At 10:20 the next morning I felt something pushing on my catheter and called the nurse in. It was the baby delivering. He came in the sac, which was a blessing because I didn't need antibiotics. They wrapped him up in a cotton bunting and a tiny crochet blanket. My husband and my mother were there when the bereavement lady came in to take pictures and make hand and foot molds. We took turns holding him. I can still remember his weight and length in my hand. He had passed away long enough before that his features were not as sharp as they once were. When it was time to take pictures I couldn't let her take any of the three of us together. It was just too hard. We have all the pictures that she took of him, as well as the blanket, bunting, and the molds of his hands and feet. The foot molds are my favorite. They are perfect and beautifully tiny. When people came to visit us during those first few weeks afterward I took great joy in showing them molds of my baby's feet.
I was worried about how he would look after the nurses and my doctor talked to me. I thought that his lack of resemblance to a baby and his coloring would be something I wouldn't be able to handle. He looked very much like a baby and his coloring was fine. I hadn't been sure that I would want to hold him, but I'm glad I did. I needed a bit of connection with my baby. We didn't hold him very long. I felt like I had said my goodbyes the day before and didn't want to drag it out. I remember at one point looking at him lying on the table and I commented, "He looks like a liver." That may sound a little heartless, but it helped me to remember it was only his body and that he was somewhere else, doing what was asked of him.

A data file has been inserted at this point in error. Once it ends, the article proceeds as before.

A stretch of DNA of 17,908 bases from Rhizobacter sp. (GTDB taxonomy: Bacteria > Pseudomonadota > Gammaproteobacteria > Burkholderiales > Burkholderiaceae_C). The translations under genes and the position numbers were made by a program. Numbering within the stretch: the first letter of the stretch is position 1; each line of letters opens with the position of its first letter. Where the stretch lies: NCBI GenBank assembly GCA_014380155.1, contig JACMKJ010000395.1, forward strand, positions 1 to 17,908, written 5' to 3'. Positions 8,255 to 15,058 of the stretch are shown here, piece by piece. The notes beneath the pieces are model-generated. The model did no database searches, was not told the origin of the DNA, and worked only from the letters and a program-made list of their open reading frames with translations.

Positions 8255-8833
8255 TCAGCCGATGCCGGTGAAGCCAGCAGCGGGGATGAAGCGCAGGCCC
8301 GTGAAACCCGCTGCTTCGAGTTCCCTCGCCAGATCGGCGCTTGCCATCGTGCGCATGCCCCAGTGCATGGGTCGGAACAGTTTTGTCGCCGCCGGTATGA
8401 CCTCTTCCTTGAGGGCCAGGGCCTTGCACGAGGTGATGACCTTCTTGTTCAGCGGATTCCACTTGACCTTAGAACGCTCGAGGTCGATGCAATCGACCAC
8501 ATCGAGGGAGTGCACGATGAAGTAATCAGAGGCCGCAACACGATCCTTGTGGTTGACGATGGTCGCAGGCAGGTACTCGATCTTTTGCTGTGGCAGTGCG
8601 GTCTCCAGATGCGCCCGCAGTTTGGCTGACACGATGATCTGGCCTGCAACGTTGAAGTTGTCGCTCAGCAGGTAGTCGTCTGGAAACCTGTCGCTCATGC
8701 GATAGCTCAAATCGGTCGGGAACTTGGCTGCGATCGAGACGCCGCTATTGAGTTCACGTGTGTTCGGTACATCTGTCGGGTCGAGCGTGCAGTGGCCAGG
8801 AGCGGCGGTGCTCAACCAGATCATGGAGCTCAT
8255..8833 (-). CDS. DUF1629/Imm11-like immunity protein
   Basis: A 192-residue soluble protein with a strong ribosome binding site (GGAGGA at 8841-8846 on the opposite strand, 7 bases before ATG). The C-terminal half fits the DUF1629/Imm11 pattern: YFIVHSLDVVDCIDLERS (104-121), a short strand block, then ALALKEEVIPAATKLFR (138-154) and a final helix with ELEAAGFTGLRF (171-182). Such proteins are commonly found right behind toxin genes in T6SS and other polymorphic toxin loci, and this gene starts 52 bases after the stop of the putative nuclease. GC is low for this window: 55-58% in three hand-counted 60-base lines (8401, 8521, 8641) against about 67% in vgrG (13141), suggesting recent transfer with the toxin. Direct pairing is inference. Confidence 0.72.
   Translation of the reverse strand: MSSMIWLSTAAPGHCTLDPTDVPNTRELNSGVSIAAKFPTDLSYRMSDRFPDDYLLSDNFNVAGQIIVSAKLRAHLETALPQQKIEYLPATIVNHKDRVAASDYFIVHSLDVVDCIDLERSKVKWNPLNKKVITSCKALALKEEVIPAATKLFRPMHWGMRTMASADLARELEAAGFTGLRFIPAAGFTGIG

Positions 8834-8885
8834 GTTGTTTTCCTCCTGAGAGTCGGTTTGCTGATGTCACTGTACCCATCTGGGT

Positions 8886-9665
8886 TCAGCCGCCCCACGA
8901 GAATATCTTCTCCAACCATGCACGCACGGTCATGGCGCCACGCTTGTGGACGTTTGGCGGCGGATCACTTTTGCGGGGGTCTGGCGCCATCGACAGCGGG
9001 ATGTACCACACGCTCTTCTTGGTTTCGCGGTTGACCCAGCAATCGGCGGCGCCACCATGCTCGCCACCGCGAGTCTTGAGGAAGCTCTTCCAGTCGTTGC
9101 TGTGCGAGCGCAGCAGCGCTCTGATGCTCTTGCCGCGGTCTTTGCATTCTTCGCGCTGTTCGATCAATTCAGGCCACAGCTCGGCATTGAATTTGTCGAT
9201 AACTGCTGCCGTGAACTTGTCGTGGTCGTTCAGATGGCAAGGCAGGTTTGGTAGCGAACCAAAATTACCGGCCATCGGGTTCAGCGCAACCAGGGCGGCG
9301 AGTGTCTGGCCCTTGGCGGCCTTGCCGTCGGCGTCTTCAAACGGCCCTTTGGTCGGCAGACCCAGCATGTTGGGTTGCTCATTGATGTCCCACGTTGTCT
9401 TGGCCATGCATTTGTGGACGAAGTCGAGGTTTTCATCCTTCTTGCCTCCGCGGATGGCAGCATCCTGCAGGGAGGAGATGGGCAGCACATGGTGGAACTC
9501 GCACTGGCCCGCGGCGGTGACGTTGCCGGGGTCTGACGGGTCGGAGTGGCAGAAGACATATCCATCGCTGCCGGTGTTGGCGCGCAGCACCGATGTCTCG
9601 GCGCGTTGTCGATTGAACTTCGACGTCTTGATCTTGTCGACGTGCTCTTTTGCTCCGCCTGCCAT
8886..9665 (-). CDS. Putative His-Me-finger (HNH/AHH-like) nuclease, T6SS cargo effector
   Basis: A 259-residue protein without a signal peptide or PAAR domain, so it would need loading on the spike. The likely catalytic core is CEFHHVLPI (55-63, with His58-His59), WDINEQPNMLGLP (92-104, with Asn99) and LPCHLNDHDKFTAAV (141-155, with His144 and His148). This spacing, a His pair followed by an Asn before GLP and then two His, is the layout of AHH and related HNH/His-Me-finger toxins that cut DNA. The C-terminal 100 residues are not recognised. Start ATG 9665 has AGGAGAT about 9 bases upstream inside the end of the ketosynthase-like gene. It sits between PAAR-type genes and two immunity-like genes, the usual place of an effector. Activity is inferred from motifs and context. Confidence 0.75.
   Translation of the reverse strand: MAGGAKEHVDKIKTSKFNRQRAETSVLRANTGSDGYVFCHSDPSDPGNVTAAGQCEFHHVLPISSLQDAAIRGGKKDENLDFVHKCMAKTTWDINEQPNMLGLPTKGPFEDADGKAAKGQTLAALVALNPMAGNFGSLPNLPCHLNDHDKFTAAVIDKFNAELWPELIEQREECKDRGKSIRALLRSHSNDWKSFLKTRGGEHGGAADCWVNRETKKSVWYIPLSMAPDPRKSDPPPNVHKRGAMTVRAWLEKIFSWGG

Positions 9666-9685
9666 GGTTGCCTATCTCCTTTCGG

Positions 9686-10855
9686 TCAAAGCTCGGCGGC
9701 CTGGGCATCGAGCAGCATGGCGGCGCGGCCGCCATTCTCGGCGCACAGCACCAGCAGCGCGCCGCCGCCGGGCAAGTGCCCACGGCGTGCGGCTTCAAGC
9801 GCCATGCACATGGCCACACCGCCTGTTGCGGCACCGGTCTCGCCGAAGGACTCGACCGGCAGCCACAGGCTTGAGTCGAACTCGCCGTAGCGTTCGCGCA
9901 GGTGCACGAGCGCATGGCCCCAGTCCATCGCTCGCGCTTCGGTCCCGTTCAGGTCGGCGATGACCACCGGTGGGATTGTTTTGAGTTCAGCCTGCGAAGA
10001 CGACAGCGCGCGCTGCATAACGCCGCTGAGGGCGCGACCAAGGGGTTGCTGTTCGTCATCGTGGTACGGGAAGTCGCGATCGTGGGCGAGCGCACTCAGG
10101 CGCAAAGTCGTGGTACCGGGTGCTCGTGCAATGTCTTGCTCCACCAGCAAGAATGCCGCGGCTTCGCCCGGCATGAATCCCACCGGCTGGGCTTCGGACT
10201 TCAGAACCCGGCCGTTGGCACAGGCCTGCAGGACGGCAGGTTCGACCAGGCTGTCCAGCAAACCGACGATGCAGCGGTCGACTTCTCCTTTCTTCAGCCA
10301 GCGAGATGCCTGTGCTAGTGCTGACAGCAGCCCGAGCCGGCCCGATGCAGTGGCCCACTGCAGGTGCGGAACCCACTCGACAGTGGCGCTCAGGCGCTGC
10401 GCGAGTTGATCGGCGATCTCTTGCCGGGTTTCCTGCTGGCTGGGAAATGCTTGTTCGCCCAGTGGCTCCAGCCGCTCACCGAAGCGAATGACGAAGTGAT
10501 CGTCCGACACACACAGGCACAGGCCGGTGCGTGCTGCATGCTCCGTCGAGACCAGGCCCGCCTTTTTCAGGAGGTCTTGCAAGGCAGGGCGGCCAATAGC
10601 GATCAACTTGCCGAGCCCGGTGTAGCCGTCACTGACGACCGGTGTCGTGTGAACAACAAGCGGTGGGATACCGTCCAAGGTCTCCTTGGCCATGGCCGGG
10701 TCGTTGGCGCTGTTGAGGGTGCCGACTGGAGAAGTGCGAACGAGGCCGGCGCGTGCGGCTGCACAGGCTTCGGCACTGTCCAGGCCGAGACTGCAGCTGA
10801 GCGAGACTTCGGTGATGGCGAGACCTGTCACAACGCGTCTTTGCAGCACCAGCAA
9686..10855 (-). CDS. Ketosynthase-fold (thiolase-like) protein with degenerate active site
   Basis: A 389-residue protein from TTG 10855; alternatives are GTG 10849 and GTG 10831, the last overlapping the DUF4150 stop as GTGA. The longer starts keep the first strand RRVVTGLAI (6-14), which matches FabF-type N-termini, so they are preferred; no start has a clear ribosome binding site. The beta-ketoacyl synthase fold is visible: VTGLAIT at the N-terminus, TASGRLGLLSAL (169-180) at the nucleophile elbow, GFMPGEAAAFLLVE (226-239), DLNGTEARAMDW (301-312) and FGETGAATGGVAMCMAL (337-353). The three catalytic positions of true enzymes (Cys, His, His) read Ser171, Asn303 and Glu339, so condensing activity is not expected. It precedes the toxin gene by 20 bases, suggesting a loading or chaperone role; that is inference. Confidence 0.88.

After a while a nurse came in with a certificate and asked us for a name for the baby. We didn't have one and chose not to pick one. It was another thing that was too difficult. That was also the reasoning behind allowing the hospital to dispose of his earthly remains. We asked that he be tested to find out what happened, but the results were inconclusive. We can only guess at what happened, but I figure it was a neural tube defect that showed itself at the back of his neck.
I did my best for the next while trying to deal with the grief and with moving on. It felt impossible for me to go back to being a happy person. When the world shatters around you and you are caught in the rubble it becomes all-consuming. There were mornings when the sadness was completely incapacitating and all I could do was lie there and wail. It happened at church, it happened at school (though, thankfully, never while I was teaching), and it made a lot of people worry about me. With time, with prayer, and with a large amount of loving support from family and friends I came out of the crushing despair. The experience is one that I would never wish on anyone or choose to live through, but what I learned is sacred and special to me. I have felt the hand of the Lord resting on my shoulder and holding me up when my own strength failed me entirely. I cannot properly express my gratitude for the time I had with my son. I never felt him move and he was never able to look at me, but I was always thankful to know that I had him even for that short amount of time. It made me appreciate my second pregnancy and reminds me that every second with my daughter is a beautiful gift. I usually feel like a first-time mom, but there are wonderful moments when I feel like a mother of two. I am glad to remember my little boy and from now on I choose not to wallow in the sadness of being without him, but to rejoice in the time I had with him before and the time we will have together in the future.